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Hairy, Scary, Ordinary
Begin the lesson by reading the book “Hairy, Scary, Ordinary: What is an Adjective?” to students, and ask them to raise their hands when they hear you reach the definition of an adjective. Continue reading, pointing out the pictures to students and emphasizing the many words used to describe each object. When you finish, ask students to summarize the main point of the book in pairs. Then have pairs share their summaries with the class.
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Have each student draw a picture of an object that they like. Tell students that the picture may be of a pet, a type of food, a place, or a hobby-related object. Then encourage students to write adjectives that describe the object around the picture. Display their artwork on the wall, and have some students share their pictures and adjectives with the class. Encourage students to listen to their classmates’ ideas about additional adjectives they could add to their drawings.
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Ask students why adjectives are important. Make sure they understand that adjectives can help to describe the objects in a piece of writing so that you can visualize them or understand them in greater detail. Write several simple sentences on sentence strips, such as “The cat lay on the ground” and “The boy picked up the box.” Put the strips on the board and ask volunteers to tell you where to cut the strips to insert an adjective, and which adjective could be inserted.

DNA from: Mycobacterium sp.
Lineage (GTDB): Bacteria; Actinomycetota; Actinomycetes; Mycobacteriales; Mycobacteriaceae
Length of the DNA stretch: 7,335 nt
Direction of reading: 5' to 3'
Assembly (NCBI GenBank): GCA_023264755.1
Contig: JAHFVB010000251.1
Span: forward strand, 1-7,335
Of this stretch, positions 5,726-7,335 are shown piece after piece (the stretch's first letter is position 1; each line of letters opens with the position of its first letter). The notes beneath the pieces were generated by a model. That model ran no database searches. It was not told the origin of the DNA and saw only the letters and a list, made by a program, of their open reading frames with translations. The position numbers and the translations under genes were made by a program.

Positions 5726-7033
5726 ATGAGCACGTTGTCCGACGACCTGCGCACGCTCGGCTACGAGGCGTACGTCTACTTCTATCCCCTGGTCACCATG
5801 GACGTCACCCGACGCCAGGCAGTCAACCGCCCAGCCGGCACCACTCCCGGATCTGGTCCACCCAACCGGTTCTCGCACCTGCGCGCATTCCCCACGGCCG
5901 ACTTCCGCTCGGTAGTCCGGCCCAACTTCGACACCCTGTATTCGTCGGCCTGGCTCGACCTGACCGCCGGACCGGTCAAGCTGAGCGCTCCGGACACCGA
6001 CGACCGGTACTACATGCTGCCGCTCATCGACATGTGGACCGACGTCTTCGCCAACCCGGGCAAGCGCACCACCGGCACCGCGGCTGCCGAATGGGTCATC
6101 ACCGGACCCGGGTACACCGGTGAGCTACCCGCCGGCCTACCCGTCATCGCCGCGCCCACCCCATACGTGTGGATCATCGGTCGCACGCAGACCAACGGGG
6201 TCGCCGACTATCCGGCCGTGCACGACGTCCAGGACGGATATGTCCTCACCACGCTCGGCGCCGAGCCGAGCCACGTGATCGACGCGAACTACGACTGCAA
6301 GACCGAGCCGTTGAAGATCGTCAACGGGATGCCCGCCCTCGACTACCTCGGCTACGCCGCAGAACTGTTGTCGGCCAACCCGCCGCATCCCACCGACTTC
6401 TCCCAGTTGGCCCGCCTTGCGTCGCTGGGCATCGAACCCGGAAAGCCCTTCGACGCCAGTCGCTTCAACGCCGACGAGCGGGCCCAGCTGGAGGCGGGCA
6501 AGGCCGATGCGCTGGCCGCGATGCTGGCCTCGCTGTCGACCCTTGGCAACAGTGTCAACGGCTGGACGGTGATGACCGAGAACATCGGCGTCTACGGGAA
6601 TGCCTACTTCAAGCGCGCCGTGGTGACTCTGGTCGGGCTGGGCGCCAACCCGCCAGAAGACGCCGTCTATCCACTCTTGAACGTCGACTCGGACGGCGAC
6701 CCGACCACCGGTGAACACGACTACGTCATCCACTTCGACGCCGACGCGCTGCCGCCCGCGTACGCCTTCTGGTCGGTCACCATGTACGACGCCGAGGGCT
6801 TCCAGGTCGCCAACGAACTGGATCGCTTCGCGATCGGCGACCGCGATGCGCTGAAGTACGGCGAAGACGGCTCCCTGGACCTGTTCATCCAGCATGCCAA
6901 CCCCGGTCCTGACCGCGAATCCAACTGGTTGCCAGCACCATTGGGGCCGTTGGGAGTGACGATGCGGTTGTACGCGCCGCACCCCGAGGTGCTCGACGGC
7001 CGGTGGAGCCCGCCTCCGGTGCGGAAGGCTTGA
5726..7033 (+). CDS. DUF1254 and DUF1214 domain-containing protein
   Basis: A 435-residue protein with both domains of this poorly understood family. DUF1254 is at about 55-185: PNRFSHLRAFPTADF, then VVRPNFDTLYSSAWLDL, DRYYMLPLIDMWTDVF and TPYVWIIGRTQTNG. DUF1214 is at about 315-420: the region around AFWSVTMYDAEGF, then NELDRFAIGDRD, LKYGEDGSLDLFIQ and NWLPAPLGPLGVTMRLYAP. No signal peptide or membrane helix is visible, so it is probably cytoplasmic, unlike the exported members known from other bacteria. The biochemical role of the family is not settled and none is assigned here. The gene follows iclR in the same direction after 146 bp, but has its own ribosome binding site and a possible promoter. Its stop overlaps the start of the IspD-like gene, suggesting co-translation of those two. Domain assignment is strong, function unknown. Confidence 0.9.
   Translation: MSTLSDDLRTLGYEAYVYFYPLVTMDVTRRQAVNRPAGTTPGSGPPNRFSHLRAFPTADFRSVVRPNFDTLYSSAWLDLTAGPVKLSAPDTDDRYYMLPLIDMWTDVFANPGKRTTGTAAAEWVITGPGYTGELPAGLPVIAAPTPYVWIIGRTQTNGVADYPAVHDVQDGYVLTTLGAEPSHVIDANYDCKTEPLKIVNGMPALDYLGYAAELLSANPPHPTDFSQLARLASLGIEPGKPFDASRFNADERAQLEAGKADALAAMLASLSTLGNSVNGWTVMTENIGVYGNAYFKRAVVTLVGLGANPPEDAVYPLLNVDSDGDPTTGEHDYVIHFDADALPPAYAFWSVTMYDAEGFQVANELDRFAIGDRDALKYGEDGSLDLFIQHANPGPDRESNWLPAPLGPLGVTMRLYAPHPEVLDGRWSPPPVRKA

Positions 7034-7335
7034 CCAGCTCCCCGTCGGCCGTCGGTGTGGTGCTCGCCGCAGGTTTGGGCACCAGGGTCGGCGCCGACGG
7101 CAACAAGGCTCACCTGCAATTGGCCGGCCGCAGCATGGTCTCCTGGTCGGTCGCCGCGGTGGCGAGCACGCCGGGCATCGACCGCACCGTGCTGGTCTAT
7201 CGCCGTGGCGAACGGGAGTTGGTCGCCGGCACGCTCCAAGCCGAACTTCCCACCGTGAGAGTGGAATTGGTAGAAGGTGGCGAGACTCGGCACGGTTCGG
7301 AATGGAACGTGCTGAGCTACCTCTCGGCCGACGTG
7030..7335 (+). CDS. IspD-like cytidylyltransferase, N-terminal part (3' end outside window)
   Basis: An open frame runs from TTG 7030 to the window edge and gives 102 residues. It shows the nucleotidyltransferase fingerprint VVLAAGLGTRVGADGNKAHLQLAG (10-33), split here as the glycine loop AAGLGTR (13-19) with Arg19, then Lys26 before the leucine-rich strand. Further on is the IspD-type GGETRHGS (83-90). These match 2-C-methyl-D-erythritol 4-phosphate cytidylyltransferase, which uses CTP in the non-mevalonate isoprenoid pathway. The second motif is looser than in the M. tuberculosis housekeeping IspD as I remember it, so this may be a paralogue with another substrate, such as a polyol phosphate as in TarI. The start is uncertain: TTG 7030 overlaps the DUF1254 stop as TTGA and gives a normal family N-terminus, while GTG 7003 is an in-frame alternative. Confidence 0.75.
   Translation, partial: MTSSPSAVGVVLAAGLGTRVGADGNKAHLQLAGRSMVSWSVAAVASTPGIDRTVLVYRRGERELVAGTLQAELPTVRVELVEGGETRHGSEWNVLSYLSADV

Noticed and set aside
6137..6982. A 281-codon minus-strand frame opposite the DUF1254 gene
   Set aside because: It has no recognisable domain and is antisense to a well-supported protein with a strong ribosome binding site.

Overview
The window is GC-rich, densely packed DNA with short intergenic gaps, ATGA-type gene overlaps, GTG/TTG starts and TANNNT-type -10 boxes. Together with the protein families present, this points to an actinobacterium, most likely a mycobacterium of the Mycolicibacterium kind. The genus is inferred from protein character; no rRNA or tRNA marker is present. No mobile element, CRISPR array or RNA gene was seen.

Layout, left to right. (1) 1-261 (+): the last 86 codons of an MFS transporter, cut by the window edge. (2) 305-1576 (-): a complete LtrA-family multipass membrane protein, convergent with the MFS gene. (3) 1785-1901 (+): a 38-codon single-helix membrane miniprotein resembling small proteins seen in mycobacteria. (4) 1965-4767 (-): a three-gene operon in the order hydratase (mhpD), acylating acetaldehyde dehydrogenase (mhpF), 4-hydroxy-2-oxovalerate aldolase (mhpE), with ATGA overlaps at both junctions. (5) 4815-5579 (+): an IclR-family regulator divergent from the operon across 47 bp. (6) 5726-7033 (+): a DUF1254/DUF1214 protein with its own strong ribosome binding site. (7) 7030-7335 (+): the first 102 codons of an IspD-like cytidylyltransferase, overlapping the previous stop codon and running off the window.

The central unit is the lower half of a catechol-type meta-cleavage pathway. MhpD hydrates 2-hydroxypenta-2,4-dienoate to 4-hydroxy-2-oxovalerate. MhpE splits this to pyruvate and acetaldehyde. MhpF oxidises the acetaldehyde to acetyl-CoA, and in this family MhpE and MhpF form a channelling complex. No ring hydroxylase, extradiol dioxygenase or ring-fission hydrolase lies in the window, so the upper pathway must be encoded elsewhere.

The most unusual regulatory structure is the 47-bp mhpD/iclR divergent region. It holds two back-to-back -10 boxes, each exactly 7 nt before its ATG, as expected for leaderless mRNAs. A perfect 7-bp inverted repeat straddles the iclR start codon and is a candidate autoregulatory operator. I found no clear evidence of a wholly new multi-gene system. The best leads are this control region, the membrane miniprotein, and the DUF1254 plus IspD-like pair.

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Have students look through a story they’ve read recently and make a list of the adjectives they find. Have them choose two of the adjectives and explain why those adjectives are important to the story. Tell them to think about how that sentence in the story would be different without those adjectives. Then encourage them to write several sentences as an explanation, and encourage them to share their thoughts and ideas with the class.
Looking for more ideas? Try playing some adjective games.